Game Reviews

We Review: Saints Row: Gat out of Hell

I never played any of the prior Saints Row games, so going into this game I wasn’t immediately familiar with any of the characters. This review is going to be taken from the unique perspective of someone unfamiliar with Saints Row. Would a standalone expansion be enough to turn someone into a fan? Would such a person understand the game without the backgrounds? I skew my halo and head for the highway to hell to find out.

So, for those who don’t know (I didn’t, and had to go do the research), Saints Row IV ends with the player character (called “The Boss” or “The President”) defeating an alien invasion (Oh…spoilers). Gat out of Hell starts with the Saints celebrating the birthday of Kinzie Kensington, one of the members of the Third Street Saints. At the party, some of the group play with a Ouija Board, which opens a portal to hell, allowing Satan to kidnap The President as a husband for his daughter. Johnny Gat, The President’s right-hand man, convinces the board to reopen the door to hell, allowing him and Kinzie to go there and take The President back. Of course, this means war. Creating a hell of hell isn’t easy, but the entire goal of the game is to cause enough mayhem to get Beelzebub riled up enough to come after you.

GatOutOfHell (1) (Custom)Saints Row has always been placed as a comedic game, and I understand that comedy is something incredibly difficult to pull off in a game because so much of comedy is timing. You can’t just leave a bunch of bananas around and hope that someone’s going to laugh. So I was surprised to find out just how funny the game actually was. I doff my hat to the writers, because they’ve accomplished something that’s purportedly very difficult, and done it effortlessly too. Gat out of Hell makes a lot of really funny references to popular culture and video game culture, and I’d be surprised if anyone got all the references first time around. One notably funny example is when Gat picks up the first collectible in Hell and comments wryly “I hope there isn’t something like a hundred of these things to collect”. Made me guffaw out loud. Obviously, it comes across better in the game than it does in this review.

In the prior game, The Boss had super powers, and to a certain extent, they come back in this game. The first power you’re given is that of flight, and it’s a sheer joy to be able to flap across Hell. The flying mechanism is beautifully done, and it doesn’t take long for you to learn how to spread your wings, so to speak. As is natural, you pick up many powers and weapons throughout the game, and most of them exist more to further the comedic aspect of the game than to be of any general good use (although they have that, too).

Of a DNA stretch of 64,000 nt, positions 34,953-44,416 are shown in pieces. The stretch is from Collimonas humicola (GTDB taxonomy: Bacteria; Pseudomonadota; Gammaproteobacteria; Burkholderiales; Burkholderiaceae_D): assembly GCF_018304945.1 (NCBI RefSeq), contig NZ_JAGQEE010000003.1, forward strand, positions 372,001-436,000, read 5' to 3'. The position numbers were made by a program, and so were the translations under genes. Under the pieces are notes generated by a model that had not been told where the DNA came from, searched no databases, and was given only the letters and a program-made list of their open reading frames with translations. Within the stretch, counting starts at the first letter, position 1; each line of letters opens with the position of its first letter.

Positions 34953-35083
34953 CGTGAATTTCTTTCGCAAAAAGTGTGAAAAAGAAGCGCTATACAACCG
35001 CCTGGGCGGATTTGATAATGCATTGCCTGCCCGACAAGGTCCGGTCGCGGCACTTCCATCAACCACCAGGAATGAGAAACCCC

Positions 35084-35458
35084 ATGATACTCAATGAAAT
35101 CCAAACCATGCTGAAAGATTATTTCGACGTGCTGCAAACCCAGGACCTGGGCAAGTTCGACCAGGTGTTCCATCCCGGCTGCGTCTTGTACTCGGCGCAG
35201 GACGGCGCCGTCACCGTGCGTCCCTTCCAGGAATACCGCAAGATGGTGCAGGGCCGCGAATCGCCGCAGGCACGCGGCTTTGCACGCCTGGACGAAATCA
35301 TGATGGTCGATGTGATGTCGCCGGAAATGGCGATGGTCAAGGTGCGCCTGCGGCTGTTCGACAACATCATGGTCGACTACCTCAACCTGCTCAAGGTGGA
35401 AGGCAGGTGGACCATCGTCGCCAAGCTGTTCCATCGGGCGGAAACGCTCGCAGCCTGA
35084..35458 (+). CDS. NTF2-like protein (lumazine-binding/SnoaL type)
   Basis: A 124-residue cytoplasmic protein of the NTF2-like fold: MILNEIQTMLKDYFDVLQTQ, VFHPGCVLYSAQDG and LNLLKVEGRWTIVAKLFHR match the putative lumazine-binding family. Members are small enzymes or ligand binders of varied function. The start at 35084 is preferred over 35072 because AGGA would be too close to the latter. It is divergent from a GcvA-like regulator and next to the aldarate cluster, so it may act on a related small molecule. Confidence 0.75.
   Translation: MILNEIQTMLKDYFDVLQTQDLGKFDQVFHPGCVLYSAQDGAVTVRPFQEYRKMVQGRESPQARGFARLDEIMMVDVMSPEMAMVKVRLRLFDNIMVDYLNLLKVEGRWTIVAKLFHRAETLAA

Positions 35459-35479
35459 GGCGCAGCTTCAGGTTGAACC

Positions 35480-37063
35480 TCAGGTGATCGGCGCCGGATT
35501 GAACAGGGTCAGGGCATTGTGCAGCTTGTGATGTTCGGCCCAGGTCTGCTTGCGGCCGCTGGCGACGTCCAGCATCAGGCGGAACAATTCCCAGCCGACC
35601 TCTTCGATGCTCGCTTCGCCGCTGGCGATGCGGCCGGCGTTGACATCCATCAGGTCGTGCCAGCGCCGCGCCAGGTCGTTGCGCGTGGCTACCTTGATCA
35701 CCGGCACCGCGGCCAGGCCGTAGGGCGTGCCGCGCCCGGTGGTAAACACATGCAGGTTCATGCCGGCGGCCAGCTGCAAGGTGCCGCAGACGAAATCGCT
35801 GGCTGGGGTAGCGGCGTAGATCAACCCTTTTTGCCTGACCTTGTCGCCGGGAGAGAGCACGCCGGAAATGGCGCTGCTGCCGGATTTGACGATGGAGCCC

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Gat out of Hell allows for both “local” and online co-op play, with one person taking on Gat and the other taking on Kinzie. I put local in quotes because local means local only insofar as you’re on the same LAN. You still need two consoles and two copies of the game, which means I’m deducting points. It doesn’t make sense, and should rather have been left at online only.

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What’s interesting is just how sandbox the game is. There’s no really big, deep story involvement here, although you’ll see tiny bits of story here and there as you make minor progress onto ticking off Ol’Big Ugly. And I mean it when I say the game is incredibly sandbox: fairly much as soon as you start, you have a laundry list of objectives to play with, from gathering allies, to committing fraud (!), to just being a general annoyance, and any and all of the these things increase the “Tick-off-o-meter”. When the meter reaches its limit, Yon Fallen Angel comes looking for you, and it’s final boss showdown. And it doesn’t take much for Old Hob to get ticked off, either. He IS the Lord of the Pit, after all.

What’s somewhat lamentable is that the game is so short. You’re likely to get about 4 hours out of it if you just go for finishing the main story, but you can easily quadruple this if you attempt to find everything and complete every mission. It’s just something to bear in mind that it IS a standalone expansion.

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Gat out of Hell is a heck of a lot of fun to play. There are very few flaws in the game, and yes, the game is funny. It doesn’t take long for you to become used to finding your way around Hell, either, especially since flapping around is the best way to travel. Yes, you could run, but WHY? If you enjoyed Saints Row IV, Gat out of Hell will give you at least a few more hours of this enjoyable series. And to answer my original question: yes, this game has made a fan out of me, and I’ll be shortly in search of the remaining games in the series.

Final Score: 7.5 hellish prawns out of 10

Detailed Information:
Developer: Volition and High Voltage Software
Publisher: Deep Silver
Distributor: Apex Interactive
Platforms: PS3, PS4, Xbox 360 (reviewed), Xbox One, Windows
Age Rating: 16+

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